Two new national polls: Cruz gains only slightly on Trump with Rubio out of the race

Right, right, national polls aren’t worth much, especially six weeks into state-by-state voting, but they’re interesting as evidence of broad trends that might (or might not) be shaping up. The theory was that Rubio finally getting KO’d in Florida would free up 10-15 percent of the Republican vote, most of which would stampede towards Cruz as the last conservative standing against Trump. That’s … not what we’re seeing here. Cruz is up, but so is Kasich. And in one of these polls, so is Trump.

Maybe that Rubio endorsement is worth less than we thought. First, from Morning Consult:


Twelve percent of the vote shook loose with Rubio’s departure — and Cruz, up four points from 23 percent, received just a third of it. Kasich gained five points by contrast while the “someone else” and “don’t know” categories each received a couple of percentage points. That’s not the numbers you’d expect to see if consolidation behind Cruz were underway.

Rasmussen has a similar story:

The latest Rasmussen Reports national telephone survey of Likely Republican Primary Voters finds Trump with 43% support to Senator Ted Cruz’s 28% and Ohio Governor John Kasich’s 21%. Just five percent (5%) of GOP voters like some other candidate, and three percent (3%) remain undecided. (To see survey question wording, click here.)

In our last survey of the Republican field just after the February 20 South Carolina Primary and Jeb Bush’s departure from the race, Florida Senator Marco Rubio and Dr. Ben Carson were still in the running. At that time, it was Trump 36%, Rubio 21%, Cruz 17%, Kasich 12% and Carson with eight percent (8%) GOP support.

So, a month ago, Trump led Rubio(!) by 15 points and Cruz by 19. A month later, good news for the Cruz crew: He’s cut into that lead. The bad news? He’s cut into it by … four points, and that’s with Rubio and social conservative Ben Carson having dropped out in the interim. Cruz has gained 11 points from their departure, but Trump himself has gained seven and John Kasich, the alleged nonfactor in the race, has gained nine to pull within seven points of Cruz for second place. The strategy for the two non-Trumps at this point would be straightforward in a sane world: Split up the map into red and blue states and even red and blue districts and, at a minimum, have a nonaggression pact for those areas. Cruz doesn’t compete in blue areas, Kasich doesn’t compete in red ones. Ideally they’d coordinate to actively support each other district by district, as that may be the sole remaining way to hold Trump far enough under 1,237 delegates that victory isn’t assured on the first ballot in Cleveland. (Although some may disagree.) Cruz and Kasich both have every incentive to do this if they’re playing to win since, realistically, neither one of them will gain the delegates they need to clinch before the convention. (Cruz could do it hypothetically, but he won’t. Kasich has already been mathematically eliminated.) As I say — if they’re playing to win. But one of them, it seems, isn’t.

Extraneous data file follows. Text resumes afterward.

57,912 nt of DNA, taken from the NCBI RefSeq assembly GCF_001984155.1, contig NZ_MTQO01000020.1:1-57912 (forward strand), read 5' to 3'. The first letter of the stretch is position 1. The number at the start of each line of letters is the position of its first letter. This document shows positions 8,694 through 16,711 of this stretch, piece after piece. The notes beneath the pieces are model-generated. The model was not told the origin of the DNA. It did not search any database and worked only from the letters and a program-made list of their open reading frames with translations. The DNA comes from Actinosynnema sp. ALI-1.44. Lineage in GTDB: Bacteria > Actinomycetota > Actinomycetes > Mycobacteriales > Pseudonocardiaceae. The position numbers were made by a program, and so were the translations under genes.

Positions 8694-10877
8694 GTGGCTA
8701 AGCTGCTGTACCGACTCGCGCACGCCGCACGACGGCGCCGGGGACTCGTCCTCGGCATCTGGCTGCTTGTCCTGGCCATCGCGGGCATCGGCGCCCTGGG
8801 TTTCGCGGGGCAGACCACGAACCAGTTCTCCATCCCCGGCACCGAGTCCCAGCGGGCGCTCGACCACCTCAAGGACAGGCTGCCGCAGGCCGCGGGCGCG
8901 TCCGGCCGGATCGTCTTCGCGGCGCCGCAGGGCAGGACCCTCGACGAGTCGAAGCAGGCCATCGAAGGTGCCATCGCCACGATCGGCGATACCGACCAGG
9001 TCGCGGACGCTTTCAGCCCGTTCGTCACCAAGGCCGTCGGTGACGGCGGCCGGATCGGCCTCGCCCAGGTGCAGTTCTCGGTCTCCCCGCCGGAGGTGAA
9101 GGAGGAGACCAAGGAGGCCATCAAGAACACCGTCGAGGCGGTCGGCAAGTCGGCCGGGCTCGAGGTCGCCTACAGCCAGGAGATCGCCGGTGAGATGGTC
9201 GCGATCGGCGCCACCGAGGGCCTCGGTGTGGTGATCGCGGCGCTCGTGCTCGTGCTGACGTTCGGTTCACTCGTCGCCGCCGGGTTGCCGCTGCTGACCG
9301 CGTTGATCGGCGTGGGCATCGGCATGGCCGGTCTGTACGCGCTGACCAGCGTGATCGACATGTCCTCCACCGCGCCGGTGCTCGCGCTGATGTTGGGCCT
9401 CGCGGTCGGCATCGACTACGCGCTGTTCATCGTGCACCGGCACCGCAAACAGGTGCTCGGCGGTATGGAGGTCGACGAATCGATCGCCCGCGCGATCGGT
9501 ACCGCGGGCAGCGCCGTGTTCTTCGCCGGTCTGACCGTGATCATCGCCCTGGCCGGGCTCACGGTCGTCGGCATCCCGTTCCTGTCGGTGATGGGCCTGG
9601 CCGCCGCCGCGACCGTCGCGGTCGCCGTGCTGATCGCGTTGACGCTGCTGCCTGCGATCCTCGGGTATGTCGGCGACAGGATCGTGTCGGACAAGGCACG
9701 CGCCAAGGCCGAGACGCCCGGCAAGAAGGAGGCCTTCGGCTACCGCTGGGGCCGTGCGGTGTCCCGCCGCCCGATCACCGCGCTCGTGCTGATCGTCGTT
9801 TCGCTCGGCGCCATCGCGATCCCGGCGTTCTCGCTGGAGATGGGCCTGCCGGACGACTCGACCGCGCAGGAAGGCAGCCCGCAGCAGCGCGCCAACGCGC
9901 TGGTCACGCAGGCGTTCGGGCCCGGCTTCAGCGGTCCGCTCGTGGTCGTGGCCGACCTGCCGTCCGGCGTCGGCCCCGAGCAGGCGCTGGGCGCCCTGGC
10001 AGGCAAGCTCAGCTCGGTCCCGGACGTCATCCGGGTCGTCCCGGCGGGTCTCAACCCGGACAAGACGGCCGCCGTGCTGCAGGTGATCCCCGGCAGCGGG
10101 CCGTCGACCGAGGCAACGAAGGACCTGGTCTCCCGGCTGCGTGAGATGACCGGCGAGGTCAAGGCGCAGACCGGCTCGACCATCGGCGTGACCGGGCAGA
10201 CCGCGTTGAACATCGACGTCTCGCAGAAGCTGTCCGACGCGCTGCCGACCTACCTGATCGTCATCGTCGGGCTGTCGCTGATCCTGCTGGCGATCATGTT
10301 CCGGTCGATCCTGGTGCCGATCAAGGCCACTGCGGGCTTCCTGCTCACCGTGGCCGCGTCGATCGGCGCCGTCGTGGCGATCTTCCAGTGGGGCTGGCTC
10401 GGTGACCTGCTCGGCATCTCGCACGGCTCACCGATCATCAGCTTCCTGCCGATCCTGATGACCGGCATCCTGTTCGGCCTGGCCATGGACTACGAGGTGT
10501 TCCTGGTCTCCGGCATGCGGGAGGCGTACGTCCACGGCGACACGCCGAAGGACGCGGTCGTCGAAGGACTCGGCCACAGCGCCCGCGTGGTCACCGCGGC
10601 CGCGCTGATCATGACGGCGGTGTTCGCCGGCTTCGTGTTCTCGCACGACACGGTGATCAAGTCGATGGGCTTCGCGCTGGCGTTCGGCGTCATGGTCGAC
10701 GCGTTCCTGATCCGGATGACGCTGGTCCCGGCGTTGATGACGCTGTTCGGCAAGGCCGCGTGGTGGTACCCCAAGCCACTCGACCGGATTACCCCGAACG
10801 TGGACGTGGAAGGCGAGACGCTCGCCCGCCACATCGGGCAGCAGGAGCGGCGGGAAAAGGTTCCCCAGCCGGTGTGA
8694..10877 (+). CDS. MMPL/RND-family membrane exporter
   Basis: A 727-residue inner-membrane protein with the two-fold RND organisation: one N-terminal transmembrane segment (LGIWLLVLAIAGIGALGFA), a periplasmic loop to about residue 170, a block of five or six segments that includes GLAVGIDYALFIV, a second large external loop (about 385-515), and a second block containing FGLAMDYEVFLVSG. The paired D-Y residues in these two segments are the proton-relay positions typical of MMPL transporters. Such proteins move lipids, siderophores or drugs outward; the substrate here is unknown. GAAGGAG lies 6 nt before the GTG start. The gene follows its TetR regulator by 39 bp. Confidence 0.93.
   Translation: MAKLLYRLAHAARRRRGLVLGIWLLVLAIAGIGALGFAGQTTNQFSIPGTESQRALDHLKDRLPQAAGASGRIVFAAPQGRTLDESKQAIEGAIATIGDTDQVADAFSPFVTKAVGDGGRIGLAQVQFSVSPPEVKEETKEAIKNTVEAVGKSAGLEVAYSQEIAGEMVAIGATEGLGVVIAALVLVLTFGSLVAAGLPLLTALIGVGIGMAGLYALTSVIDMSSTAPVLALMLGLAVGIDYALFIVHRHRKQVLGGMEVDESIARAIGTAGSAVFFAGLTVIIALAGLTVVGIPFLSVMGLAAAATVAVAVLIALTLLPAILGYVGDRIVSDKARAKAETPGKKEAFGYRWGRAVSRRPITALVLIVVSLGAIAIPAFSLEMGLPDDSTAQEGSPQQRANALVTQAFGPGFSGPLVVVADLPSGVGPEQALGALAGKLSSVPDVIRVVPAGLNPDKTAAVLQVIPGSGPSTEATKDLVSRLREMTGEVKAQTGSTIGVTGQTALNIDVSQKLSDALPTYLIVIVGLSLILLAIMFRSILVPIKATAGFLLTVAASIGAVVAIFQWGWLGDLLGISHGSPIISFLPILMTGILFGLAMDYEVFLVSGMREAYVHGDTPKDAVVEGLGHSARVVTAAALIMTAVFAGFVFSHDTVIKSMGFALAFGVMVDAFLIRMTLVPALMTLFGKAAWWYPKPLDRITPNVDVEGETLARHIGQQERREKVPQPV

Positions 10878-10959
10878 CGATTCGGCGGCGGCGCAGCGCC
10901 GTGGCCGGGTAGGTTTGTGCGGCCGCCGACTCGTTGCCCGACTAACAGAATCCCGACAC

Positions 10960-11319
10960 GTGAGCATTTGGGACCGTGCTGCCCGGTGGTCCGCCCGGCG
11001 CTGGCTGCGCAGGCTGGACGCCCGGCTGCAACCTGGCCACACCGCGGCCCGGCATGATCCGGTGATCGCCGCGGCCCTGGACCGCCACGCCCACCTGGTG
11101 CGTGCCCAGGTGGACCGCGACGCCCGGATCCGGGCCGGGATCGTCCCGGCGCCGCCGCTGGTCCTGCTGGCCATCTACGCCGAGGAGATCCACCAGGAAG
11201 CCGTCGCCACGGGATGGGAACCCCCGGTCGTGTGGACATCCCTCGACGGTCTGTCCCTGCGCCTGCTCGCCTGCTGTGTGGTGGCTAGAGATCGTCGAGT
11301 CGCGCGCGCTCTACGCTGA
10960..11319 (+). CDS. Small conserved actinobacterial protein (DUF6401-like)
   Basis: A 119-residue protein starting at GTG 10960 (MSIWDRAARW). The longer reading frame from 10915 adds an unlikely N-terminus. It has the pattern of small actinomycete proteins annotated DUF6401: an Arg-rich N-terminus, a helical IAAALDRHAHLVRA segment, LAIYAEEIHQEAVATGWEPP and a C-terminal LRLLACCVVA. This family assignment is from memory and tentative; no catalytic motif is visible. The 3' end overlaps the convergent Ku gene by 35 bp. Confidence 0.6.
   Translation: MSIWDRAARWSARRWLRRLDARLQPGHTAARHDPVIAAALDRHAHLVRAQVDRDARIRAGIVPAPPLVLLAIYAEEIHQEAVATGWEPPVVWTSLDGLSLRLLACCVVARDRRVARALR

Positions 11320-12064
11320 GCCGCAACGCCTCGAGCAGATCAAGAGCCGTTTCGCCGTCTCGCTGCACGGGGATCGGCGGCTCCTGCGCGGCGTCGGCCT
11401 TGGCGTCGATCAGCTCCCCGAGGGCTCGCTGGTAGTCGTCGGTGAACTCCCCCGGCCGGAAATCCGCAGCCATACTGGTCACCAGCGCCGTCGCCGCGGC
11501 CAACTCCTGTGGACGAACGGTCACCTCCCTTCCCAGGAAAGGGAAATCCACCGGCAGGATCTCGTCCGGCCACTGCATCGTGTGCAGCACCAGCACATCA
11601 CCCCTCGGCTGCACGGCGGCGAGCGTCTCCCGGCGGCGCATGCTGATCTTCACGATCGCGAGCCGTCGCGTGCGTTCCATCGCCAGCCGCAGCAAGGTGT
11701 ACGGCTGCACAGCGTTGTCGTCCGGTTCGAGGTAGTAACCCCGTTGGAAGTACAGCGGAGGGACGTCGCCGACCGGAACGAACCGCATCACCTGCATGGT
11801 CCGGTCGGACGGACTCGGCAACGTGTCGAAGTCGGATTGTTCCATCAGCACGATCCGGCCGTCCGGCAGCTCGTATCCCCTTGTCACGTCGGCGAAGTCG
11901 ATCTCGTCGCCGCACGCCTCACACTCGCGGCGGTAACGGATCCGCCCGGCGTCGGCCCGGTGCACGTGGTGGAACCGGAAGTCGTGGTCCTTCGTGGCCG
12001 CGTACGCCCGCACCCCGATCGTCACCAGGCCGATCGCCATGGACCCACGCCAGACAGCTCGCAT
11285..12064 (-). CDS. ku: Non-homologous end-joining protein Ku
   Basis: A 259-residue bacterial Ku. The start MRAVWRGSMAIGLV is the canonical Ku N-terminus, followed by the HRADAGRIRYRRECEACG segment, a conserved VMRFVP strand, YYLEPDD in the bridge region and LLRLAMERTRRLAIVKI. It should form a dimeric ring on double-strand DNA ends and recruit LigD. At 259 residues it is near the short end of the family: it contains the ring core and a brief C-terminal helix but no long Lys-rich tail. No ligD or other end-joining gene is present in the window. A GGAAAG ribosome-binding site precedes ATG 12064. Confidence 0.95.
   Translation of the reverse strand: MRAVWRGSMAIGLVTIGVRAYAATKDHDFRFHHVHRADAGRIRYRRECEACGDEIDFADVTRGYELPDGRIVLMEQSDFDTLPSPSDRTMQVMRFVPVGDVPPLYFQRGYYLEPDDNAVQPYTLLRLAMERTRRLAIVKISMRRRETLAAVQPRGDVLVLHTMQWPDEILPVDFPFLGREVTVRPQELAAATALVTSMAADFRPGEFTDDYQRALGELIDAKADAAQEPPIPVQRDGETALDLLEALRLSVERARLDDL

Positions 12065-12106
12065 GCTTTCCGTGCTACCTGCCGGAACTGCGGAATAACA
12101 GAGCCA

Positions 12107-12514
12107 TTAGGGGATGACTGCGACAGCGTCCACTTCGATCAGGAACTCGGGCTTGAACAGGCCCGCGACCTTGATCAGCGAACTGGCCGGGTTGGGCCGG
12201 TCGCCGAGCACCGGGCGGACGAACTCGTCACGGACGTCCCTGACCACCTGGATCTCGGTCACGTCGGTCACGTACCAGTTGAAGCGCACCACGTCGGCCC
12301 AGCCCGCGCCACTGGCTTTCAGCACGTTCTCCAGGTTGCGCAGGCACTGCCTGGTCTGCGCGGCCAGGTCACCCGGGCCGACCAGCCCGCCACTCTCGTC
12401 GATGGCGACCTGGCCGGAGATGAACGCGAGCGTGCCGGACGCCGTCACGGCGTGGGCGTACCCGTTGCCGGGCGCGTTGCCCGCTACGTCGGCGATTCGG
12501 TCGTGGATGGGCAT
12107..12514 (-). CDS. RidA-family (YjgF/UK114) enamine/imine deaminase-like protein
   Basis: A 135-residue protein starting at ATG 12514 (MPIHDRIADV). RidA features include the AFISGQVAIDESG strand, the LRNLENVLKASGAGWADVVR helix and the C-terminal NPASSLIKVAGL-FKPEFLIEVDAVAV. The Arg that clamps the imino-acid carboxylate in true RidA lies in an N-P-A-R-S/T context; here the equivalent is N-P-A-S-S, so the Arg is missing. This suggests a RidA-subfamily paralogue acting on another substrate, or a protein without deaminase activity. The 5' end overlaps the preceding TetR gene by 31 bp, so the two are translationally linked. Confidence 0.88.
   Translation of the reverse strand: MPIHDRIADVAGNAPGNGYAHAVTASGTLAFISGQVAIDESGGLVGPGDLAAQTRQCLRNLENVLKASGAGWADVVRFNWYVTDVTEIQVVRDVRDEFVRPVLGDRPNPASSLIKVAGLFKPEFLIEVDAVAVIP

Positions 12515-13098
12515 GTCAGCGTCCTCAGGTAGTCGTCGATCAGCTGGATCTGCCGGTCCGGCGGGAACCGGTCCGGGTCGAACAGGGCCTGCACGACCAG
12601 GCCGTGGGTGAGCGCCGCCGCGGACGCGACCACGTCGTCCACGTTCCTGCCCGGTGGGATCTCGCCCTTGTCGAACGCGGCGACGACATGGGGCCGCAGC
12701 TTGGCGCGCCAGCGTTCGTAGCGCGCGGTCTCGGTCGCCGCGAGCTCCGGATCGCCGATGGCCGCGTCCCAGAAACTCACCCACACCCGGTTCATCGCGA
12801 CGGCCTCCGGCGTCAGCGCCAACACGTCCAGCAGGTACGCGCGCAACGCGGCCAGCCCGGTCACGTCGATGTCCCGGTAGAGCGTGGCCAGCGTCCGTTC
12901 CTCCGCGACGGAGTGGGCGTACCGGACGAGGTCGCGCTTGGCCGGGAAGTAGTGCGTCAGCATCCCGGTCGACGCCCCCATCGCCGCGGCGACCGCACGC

Maybe these numbers will change a bit as Rubio fans, embittered by Cruz’s attacks on him during the campaign, soften up a bit over the next few weeks. Or maybe it was foolish of Cruz fans to ever have believed he’d receive the lion’s share of Rubio’s support. Their policy preferences are similar but their personas aren’t, and if there’s one shining lesson from this primary it’s that persona matters a lot more to voters vis-a-vis policy than political junkies like might to believe. Could be that there are many thousands of Rubio fans out there who, all bitterness aside, simply don’t like Cruz personally and don’t like how he operates. Kasich, the self-styled “prince of light and hope,” is more similar to Rubio temperamentally than Cruz is, at least in terms of the public face he’s used for this campaign. His private face may be different.

Anyway, no big deal. The vote will continue to be split, Trump will clinch the nomination, the GOP may very well lose both chambers of Congress — yes, really — and the seventh seal will finally be broken. It’s Friday, baby. Time to drink, be of good cheer, and stare at graphs like this one and this one until you kinda sorta believe them.

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David Strom 8:31 AM on October 05, 2022